Saturday, March 22, 2008

Chicago or Denver (Hint - It's Not About Football)

The closer I get to age fifty, the more I realize that I had it easy. The election of 1968 was the first time I ever got interested in national politics, largely because I was sick. When I get sick, my tendency is toward insomnia, and I just happened to get sick during the Republican National Convention in that year. As a nearly ten-year old boy I was fascinated with all this talk of the presidential "race," "former Vice President Nixon," and something called a "Republican platform." I had no idea what these things really meant, and I was pretty much on my own throughout the convention. I watched, I think, a couple of nights' worth by myself because my parents had long since gone to bed. I remember Nixon winning the nomination, and being introduced to someone with the weirdest name I'd ever heard: Spiro Agnew. "Spiro is a name?" I remember thinking. "Weeeeeird!"

I do not, however, remember watching any of the Democratic convention that year. I remember reading about it in the paper. I remember seeing reports of it on the national news broadcasts, and I remember — vividly — being scared out of my young wits. The riots and the "Chicago 7" all colored my perceptions of American politics forever, and planted in my mind the notion that anarchists are creatures to be feared.

Anarchists were the first people I ever saw as a group that seemed to have no reason to live. Not any valid one, at any rate. As a youngster I was still struggling with the concept that I could one day become someone like Dad. I would grow up, work in an "office," make money, and have a family. At church I was learning that if I was good, I could ultimately return to heaven. This was my simplified perspective of life. Anarchists seemed to be trying very hard to not do any of those things. They didn't seem to want to be like my Dad. They had no desires to work in an office, make money, or raise a family. They certainly had no desire to be good. Heaven didn't seem to be on their priority list.

And so there were riots. We in Los Angeles knew something of riots and the thought of them made me every bit as anxious as the possibility that I might one day be drafted to fight in a war somewhere when I got older. This was war being waged just a few miles — or states — away. The anarchists tried somewhat to make a noble argument out of it. They were "standing" for their rights, whatever those were, and trying to make their "voices heard." Whatever that meant. Mostly what I saw was a bunch of spittle-emitting lunatics that belonged in a sanitarium somewhere. That was my impression.

As I have aged, time has not been kind to the anarchists. Their arguments are neither well-composed, nor are they original in any way. In fact, the only logical aspect of this current incarnation is its chosen name: "Re-create 68" is a perfect name for these people that time forgot. It's as if they have been locked away in cryogenic freeze, only to be thawed out forty years later to find that nothing has changed. Instead of Vietnam, it's Iraq. Instead of Nixon, it's Bush. Instead of a Humphrey or McGovern, it's Clinton or Obama. Instead of the Chicago 7, we have Re-create 68. Spittle-emitting lunatics who probably belong in a sanitarium somewhere.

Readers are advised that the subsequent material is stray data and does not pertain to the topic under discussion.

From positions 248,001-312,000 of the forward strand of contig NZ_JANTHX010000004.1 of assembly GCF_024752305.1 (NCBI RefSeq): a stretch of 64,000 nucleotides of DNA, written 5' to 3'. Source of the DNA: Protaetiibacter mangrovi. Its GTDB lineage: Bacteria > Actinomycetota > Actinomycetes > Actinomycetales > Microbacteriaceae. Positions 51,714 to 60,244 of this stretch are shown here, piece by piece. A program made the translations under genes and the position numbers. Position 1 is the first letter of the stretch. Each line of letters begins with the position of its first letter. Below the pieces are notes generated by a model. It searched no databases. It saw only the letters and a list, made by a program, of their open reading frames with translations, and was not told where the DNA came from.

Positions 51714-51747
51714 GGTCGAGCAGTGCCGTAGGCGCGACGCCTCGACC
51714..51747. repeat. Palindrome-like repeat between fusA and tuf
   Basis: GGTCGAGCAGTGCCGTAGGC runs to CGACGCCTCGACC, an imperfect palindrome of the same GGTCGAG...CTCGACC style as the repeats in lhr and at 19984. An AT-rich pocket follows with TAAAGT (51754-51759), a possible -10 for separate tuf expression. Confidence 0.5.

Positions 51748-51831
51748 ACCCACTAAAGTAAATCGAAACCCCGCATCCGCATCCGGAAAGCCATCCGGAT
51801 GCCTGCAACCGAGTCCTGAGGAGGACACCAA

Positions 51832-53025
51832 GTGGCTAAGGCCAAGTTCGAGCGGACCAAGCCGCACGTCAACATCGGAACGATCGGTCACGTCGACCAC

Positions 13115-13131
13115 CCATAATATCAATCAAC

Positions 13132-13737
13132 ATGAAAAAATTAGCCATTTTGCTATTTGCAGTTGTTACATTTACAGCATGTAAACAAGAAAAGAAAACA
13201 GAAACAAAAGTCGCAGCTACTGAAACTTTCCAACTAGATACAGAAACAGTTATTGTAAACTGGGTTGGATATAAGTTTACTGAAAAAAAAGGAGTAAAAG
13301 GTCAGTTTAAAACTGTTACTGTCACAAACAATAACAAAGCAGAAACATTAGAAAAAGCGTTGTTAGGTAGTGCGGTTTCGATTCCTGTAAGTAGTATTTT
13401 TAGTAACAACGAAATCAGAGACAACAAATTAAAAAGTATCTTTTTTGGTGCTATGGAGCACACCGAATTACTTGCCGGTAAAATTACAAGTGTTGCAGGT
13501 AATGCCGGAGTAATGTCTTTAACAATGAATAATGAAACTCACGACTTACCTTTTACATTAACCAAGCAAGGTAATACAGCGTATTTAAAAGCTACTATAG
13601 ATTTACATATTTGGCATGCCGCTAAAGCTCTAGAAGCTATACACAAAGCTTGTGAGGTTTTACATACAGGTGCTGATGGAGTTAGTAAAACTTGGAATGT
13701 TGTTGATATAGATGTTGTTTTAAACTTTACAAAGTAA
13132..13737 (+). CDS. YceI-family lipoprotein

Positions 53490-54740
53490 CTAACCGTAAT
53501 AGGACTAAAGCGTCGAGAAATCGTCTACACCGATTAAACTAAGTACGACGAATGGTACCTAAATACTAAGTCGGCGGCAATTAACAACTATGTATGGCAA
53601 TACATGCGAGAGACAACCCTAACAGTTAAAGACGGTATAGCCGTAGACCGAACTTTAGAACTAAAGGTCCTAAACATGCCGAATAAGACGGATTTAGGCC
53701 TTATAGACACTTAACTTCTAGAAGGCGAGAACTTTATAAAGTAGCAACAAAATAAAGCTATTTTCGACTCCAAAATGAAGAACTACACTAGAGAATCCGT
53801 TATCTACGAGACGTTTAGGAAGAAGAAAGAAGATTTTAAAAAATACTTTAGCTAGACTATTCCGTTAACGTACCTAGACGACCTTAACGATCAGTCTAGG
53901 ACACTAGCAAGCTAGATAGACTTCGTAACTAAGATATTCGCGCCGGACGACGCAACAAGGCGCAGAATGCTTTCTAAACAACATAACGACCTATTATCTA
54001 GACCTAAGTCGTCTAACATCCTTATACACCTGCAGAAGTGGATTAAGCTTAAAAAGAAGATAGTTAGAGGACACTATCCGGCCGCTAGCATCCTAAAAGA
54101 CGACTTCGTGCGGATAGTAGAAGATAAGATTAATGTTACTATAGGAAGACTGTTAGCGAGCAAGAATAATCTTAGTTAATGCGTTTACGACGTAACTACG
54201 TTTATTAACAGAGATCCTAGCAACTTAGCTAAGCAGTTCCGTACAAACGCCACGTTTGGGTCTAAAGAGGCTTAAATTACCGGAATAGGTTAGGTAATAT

This statement is, perhaps, most indicative of the circular logic employed by the anarchists as their means of justifying their actions:
"When things blow up because the police have to enforce a permit that the Democrats got, don’t blame us for that," said Glenn Spagnuolo, an organizer for the Re-create 68 Alliance.

"Blame the Democrats for trying to silence dissent in the city of Denver."
Threat: we will make your lives a living hell because we're not getting our way. Fact: This was not the Democrats, this was the City of Denver. Democrats are only guilty by association.
...when Jenny Anderson, event planner for the Denver 2008 Convention Host Committee, won the permit for Civic Center for a kick-off Aug. 24, Spagnuolo accused the committee of creating a "very serious, dangerous situation . . . for everybody."
Really? Or should we rephrase your statement of intent:
"We actually hoped someone would deny us our permit because it gives us a chance to show you cowards what happens to those who stand in our way."
This is the message I'm picking up, I'm afraid. Anarchy is not about peace. Anarchy is about imposing their desires on the rest of us by violent means if possible. Not "if necessary," but rather "if possible." They want this fight. If enough of them have the guts — and the pharmaceuticals — they may just get their wish.

Not to change the subject, but Denver's mayor is named John Hickenlooper.


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